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are off. nice to see you. thank you for being with us. >> good to see you, soledad, thank you. >> still ahead, capturing the emotion and the moment when all the hard work pays off, the cutting edge technology behind some of the most memorable photos coming out of london. a battle over free speech, equality, free enterprise and chickens. thousands coming out to back chick-fil-a. cities are fighting to keep them out. people in between have to make a decision about what they want to do. here is richard's playlist. michael jackson's i just can't stop loving you you. >> dedicated to marsha blackburn, i think. >> s excitigraduation. when i look up into my students faces, i see pride. you know, i have done something worthwhile. when i earned my doctorate through university of phoenix, that pride, that was on my face. i am jocelyn taylor. i'm committed to making a difference in people's lives,
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welcome back, everybody. lots of people flocking to chick-fil-a and fans coming out for a chick-fil-a appreciation day started by former presidential candidate mike huckabee that wanted to show support for the chain and the chain's president that made a public stance against same sex marriage. some folks bringing kids and waiting in line for an hour and at the same time there were counter protests to the appreciation day chicken sandwich getting. >> a kiss-in on friday. >> taking place tomorrow as well. here is my question. who wins and who loses in this both short-term and long-term? clearly you look at the long lines and i think people would say chick-fil-a is able to rally people around the first amendment right. >> in the long run how is it good for the fast food chain? no company wants to polarize the customer base. >> you want to sell to everybody, right? >> they were trying to do their support for what they call
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traditional marriage, sort of on the sly, done through a foundation, weren't being public about it and it wasn't like there were anti-gay marriage pamphlets there. they don't at the present time to define the company. sara palin and mike huckabee have turned it into a message. >> is it problem at toik take it as a plank and a platform metaphor? >> i think it is important. thicke filet ma i have had a good day but long-term it is too industry dent. no company that markets to consumers wants to offend a whole block of people. the interesting thing is eight years ago the republican party made gay marriage an issue and helped it win the election. this year just eight years later this is really going to cut against them. i think if you look at the new poll, most persons support same sex marriage and equality and basically when it comes down to equality. americans support equality. i think it is going to cut against the republicans and may work against mitt romney.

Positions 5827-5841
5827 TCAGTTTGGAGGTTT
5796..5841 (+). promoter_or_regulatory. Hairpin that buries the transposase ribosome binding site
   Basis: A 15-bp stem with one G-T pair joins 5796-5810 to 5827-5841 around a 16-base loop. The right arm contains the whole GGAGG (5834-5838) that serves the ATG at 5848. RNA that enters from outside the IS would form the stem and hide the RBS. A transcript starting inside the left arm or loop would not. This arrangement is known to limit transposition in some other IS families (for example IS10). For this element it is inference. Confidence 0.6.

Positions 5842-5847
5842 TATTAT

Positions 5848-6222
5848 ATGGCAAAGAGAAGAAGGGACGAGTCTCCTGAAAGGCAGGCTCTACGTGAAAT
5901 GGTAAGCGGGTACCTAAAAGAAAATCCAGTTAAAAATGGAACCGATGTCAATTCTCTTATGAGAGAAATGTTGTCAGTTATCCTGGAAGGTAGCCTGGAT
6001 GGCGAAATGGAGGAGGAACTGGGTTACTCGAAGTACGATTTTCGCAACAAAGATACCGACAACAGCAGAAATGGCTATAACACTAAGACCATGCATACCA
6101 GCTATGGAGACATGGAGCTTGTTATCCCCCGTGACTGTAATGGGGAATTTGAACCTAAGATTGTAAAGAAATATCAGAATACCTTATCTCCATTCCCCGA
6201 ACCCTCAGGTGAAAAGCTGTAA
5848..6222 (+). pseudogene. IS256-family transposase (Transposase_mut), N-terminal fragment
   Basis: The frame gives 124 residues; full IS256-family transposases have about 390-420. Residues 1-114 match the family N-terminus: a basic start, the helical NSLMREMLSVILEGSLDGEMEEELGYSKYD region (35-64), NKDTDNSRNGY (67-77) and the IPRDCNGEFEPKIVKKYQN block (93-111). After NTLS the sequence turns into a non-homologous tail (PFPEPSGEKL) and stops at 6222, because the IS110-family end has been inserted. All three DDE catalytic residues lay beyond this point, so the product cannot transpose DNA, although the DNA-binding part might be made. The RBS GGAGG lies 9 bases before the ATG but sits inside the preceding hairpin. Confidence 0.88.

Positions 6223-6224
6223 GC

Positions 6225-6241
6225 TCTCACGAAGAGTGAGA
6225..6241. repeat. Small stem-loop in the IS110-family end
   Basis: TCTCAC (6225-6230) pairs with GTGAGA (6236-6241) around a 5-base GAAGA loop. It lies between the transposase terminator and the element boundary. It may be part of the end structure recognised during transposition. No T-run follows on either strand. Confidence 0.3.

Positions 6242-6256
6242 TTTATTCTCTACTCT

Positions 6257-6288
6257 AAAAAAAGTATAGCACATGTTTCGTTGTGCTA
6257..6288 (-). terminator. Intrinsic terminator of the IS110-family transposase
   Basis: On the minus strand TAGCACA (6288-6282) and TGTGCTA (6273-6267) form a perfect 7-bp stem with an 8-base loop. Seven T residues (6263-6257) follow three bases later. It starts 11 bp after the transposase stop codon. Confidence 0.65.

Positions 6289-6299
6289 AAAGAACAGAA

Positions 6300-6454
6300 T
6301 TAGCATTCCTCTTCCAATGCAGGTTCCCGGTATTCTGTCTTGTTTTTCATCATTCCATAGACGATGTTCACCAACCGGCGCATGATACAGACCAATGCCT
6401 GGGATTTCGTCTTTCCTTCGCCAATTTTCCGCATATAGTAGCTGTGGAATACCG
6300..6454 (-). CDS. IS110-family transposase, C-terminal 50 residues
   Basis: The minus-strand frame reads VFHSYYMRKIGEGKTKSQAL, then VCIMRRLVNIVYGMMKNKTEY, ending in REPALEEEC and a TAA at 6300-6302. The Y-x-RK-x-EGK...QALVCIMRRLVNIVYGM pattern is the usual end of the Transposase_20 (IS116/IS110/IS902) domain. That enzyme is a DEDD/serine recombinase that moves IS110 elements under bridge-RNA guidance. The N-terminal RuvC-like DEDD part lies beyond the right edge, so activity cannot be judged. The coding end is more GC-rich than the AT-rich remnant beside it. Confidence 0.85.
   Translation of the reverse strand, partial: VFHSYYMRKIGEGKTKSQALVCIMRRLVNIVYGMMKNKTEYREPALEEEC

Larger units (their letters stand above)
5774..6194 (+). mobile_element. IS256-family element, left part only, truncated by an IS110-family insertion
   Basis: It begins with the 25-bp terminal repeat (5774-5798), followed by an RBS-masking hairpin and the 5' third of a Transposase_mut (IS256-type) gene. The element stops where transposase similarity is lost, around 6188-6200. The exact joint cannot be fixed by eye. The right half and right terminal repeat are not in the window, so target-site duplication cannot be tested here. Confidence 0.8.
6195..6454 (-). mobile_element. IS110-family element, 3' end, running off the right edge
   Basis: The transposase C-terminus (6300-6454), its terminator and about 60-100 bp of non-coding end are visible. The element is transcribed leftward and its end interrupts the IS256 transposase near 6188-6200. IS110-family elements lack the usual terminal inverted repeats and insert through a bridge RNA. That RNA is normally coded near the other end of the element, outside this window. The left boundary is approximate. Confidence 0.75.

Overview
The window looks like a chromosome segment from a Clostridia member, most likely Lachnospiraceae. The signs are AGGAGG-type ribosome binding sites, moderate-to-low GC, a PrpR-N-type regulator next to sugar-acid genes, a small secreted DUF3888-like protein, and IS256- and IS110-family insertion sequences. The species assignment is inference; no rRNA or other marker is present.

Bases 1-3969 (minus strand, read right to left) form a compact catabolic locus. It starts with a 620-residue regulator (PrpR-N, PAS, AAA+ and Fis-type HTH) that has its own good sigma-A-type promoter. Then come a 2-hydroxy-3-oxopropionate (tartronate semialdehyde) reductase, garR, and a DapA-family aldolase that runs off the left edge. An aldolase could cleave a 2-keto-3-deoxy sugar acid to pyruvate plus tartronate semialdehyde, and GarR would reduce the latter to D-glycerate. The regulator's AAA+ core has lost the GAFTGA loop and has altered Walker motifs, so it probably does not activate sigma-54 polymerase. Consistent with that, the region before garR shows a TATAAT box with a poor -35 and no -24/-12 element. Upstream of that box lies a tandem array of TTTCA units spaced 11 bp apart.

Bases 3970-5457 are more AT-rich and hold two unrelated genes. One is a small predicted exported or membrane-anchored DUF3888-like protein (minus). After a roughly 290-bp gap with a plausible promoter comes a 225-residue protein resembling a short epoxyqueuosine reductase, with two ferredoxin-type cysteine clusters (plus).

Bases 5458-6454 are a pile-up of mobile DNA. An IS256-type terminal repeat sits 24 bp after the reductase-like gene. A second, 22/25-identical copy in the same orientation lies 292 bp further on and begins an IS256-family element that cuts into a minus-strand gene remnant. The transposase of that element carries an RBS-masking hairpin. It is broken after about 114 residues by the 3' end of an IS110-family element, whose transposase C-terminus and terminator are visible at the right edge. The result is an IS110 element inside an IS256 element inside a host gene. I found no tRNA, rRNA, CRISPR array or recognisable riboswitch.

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that's one of the reasons he has been so quiet about it, don't you think? >> short-term, i was watching every screen on the flight and they were all playing chick-fil-a and everything looked so good and the kids were eating fries and burgers and i think sales will go up. >> i think it is free p.r. that's good short-term. i think long-term it is bad. >> and they have bases in the south and just now expanding outside of red states where it is much more controversial. >> although the pushback, too, to some degree, some of the people as we have talked about, they have a right, first amendment right to take the stance. some of the people supporting chick-fil-a are supporting their right to take the position. >> versus the mayors who said that was not the right thing to do. >> she took it back. >> she clarified. >> we have no answer on winners and losers. thank you, panel, i appreciate that.
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a complete lack of charity here. >> chick-fil-a loser. >> we'll see. we'll see. a man lives off kragz list and makes a movie out of it. he says he doesn't have to buy any stuff to any of the stuff t. he has no money, no nothing, just barters and lives off the kindness of strangers. it's a new movie called "craigslist joe." we'll have a look at that. plus, underwater photography. robotic cameras. believe it or not, we're talking about the olympics. we'll show how it was done in 3d. we're back in a moment. >>sorry. he wants you to know about priceline's new express deals. it's a faster way to get a great hotel deal without bidding. pick one with a pool, a gym, a great guest rating. >>and save big. >>thanks negotiator. wherever you are. ya, no. he's over here. >>in the refrigerator?
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♪ [music plays] ♪ [music plays] this is new york state. we built the first railway, the first trade route to the west, the greatest empires. then, some said, we lost our edge. well today, there's a new new york state. one that's working to attract businesses and create jobs. a place where innovation meets determination... and businesses lead the world. the new new york works for business. find out how it can work for yours at